A concussion is a brain injury. It can happen when the head hits an object, or a moving object hits the head. A concussion can result from a fall, sports activities, or an accident. When someone has a concussion, the brain briefly stops working normally. Symptoms may include:

  • Headache
  • Confusion
  • Lack of coordination
  • Memory loss
  • Nausea
  • Vomiting
  • Dizziness
  • Ear ringing
  • Sleepiness
  • Extreme fatigue

If school staff believe your child may have suffered a concussion, they will:

  1. Immediately remove your child from physical activity
  2. Watch your child until a medical provider can evaluate them

If a staff member is unsure if your child had a concussion, the school will err on the side of caution. To be safe, we will assume your child has had a concussion until a medical provider proves otherwise.

Your child may return to athletic activities after 24 hours have passed without symptoms. Have your child assessed by a medical provider. Ask the medical provider to provide written, signed permission for the student’s return to activity.

Concussion Facts

Adapted from materials developed by the Centers for Disease Control and Prevention (CDC) Concussion in Youth Sports: A fact Sheet for Parents.

What is a concussion?

A concussion is a type of traumatic brain injury. Concussions are caused by a bump or blow to the head. Even a “ding,” “getting your bell rung,” or what seems to be a mild bump or blow to the head can be serious. You can’t see a concussion. Signs and symptoms of concussion can show up right after the injury or may not appear or be noticed until days or weeks after the injury. If your child reports any symptoms of concussion, or if you notice the symptoms yourself, seek medical attention right away.

What are the signs and symptoms of a concussion?

Signs Observed by Parents or Guardians
If your child has experienced a bump or blow to the head during a game or practice, look for any of the following signs and symptoms of a concussion:

  • Appears dazed or stunned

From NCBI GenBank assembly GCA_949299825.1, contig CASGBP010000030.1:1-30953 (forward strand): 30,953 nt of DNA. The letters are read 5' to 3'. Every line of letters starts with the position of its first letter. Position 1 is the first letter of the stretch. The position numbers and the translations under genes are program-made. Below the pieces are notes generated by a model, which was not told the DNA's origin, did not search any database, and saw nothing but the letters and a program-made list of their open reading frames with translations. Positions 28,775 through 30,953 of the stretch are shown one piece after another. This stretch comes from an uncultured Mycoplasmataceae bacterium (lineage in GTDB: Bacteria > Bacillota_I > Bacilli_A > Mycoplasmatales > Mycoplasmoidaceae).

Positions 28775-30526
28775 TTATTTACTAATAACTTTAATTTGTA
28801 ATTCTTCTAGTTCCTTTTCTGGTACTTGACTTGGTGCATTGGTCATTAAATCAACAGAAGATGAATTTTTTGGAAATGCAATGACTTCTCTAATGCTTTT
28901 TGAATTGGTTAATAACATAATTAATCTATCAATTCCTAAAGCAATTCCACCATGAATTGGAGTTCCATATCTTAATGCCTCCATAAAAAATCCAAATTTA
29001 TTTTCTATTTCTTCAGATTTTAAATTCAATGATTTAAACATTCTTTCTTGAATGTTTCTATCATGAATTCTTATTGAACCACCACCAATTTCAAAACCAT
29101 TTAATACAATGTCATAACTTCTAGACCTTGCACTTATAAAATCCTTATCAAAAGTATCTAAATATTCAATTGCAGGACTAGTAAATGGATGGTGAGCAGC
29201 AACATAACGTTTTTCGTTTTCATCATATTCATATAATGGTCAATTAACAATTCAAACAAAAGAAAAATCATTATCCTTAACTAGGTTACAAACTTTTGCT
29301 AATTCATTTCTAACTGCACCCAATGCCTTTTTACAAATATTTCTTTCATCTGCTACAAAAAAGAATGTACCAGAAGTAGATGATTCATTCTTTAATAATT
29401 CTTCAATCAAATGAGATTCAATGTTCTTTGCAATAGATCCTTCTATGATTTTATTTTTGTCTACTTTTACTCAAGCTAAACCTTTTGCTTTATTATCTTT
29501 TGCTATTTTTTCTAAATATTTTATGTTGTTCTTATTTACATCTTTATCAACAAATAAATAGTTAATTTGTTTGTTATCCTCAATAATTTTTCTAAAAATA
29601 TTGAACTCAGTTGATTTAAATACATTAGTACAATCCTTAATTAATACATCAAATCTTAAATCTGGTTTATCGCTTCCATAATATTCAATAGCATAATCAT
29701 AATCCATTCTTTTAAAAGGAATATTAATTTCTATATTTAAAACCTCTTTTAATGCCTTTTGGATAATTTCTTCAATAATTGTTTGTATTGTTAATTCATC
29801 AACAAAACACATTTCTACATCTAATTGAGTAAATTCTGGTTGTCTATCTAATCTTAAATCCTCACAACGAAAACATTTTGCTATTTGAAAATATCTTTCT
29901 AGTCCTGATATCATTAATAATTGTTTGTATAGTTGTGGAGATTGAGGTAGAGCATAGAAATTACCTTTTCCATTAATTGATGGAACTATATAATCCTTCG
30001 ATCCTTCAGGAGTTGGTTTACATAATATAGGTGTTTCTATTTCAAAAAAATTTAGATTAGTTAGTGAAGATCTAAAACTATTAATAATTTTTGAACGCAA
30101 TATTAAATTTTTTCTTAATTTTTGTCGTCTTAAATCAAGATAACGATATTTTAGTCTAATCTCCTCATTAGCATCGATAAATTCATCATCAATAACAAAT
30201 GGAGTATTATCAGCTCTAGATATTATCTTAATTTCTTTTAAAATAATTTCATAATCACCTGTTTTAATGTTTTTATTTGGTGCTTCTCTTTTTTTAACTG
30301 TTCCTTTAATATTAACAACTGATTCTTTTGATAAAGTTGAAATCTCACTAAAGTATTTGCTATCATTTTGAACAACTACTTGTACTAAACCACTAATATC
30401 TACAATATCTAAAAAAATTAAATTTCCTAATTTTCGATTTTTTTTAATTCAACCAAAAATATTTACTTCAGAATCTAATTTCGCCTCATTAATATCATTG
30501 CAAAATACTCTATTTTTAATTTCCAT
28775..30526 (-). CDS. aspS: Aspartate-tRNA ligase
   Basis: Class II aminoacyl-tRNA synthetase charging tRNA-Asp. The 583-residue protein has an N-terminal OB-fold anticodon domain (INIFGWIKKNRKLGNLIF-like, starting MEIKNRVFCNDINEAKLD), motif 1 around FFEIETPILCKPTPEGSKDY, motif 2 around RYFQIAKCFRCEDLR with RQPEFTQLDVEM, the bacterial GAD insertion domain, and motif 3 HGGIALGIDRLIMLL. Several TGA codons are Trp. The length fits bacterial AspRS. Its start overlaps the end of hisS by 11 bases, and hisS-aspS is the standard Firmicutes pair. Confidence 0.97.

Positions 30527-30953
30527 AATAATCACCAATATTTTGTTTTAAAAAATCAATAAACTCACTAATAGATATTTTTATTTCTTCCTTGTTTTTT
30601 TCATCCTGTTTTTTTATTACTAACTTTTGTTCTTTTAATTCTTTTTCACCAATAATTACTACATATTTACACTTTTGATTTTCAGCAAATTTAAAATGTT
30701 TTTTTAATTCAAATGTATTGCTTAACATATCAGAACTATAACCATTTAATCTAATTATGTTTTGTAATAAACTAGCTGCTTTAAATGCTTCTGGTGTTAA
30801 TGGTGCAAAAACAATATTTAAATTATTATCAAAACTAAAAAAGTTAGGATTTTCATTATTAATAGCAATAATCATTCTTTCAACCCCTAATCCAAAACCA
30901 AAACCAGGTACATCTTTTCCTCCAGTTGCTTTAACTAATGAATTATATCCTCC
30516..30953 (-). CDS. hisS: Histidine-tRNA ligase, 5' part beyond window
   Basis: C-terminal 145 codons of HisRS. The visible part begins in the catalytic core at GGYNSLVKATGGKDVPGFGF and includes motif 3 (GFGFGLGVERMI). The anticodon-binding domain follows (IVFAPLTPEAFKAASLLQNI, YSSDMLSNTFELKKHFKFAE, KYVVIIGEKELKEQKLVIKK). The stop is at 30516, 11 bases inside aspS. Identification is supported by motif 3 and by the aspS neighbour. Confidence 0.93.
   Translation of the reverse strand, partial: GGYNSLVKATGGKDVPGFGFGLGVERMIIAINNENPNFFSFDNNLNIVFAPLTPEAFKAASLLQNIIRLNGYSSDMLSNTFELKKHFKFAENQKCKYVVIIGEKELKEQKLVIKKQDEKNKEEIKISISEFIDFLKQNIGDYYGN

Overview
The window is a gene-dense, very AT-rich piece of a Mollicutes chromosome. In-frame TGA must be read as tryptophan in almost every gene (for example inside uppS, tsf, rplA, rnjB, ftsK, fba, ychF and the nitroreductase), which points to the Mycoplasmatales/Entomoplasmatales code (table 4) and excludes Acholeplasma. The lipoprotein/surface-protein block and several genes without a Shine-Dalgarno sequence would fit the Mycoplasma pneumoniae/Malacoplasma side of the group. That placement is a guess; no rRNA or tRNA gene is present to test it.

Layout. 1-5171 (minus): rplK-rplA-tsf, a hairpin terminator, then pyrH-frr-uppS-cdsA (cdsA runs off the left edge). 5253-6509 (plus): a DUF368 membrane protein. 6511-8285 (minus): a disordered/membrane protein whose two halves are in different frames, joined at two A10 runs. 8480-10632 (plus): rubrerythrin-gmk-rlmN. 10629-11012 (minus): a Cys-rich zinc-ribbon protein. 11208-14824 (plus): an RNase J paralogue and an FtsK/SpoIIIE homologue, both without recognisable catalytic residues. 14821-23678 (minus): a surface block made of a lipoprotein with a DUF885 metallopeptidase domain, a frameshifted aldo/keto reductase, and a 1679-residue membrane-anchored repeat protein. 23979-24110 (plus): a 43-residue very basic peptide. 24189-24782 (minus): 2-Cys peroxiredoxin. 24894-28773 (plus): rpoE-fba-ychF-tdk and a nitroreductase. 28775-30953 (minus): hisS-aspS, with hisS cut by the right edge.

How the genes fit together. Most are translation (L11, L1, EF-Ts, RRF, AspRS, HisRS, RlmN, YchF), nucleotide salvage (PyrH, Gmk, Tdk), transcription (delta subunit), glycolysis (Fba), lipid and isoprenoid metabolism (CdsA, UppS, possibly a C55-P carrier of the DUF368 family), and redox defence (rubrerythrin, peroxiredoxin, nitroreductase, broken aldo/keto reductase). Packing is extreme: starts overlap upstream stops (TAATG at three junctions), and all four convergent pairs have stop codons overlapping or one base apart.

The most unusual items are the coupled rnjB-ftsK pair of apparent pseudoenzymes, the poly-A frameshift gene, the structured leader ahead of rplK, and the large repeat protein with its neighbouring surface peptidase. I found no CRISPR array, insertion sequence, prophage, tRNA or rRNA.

• Is confused about assignment or position
  • Forgets an instruction
  • Is unsure of game, score, or opponent
  • Moves clumsily
  • Answers questions slowly
  • Loses consciousness (even briefly)
  • Shows mood, behavior, or personality changes

Symptoms Reported by Athlete

  • Headache or “pressure” in head
  • Nausea or vomiting
  • Balance problems or dizziness
  • Double or blurry vision
  • Sensitivity to noise
  • Sensitivity to noise
  • Feeling sluggish, hazy, foggy, or groggy
  • Concentration or memory problems
  • Confusion
  • Just “not feeling right” or “feeling down”

How can you help your child prevent a concussion or other serious brain Injury?

  • Ensure that they follow their coach’s rules for safety and the rules of the sport.
  • Encourage them to practice good sportsmanship at all times.
  • Make sure they wear the right protective equipment for their activity. Protective equipment should fit properly and be well maintained.
  • Wearing a helmet is a must to reduce the risk of a serious brain injury or skull fracture.
  • However, helmets are not designed to prevent concussions. There is no “concussion-proof” helmet. So, even with a helmet, it is important for kids and teens to avoid hits to the head.

What should you do if you think your child has a concussion?

1. Seek medical attention right away. A health care professional will be able to decide how serious the concussion is and when it is safe for your child to return to regular activities, including sports.

2. Keep your child out of play. Concussions take time to heal. Don’t let your child return to play the day of the injury and until a health care professional says it’s okay. Children who return to play too soon-while the brain is still healing-risk a greater chance of having a repeat concussion. Repeat or later concussions can be very serious. They can cause permanent brain damage, affecting your child for a lifetime.

3. Tell your child’s coach about any previous concussion. Coaches should know if your child had a previous concussion. Your child’s coach may not know about a concussion your child received in another sport or activity unless you tell the coach.

Remember, it’s better to miss one game than the whole season. For more information, visit the Centers for Disease Control and Prevention Heads Up page.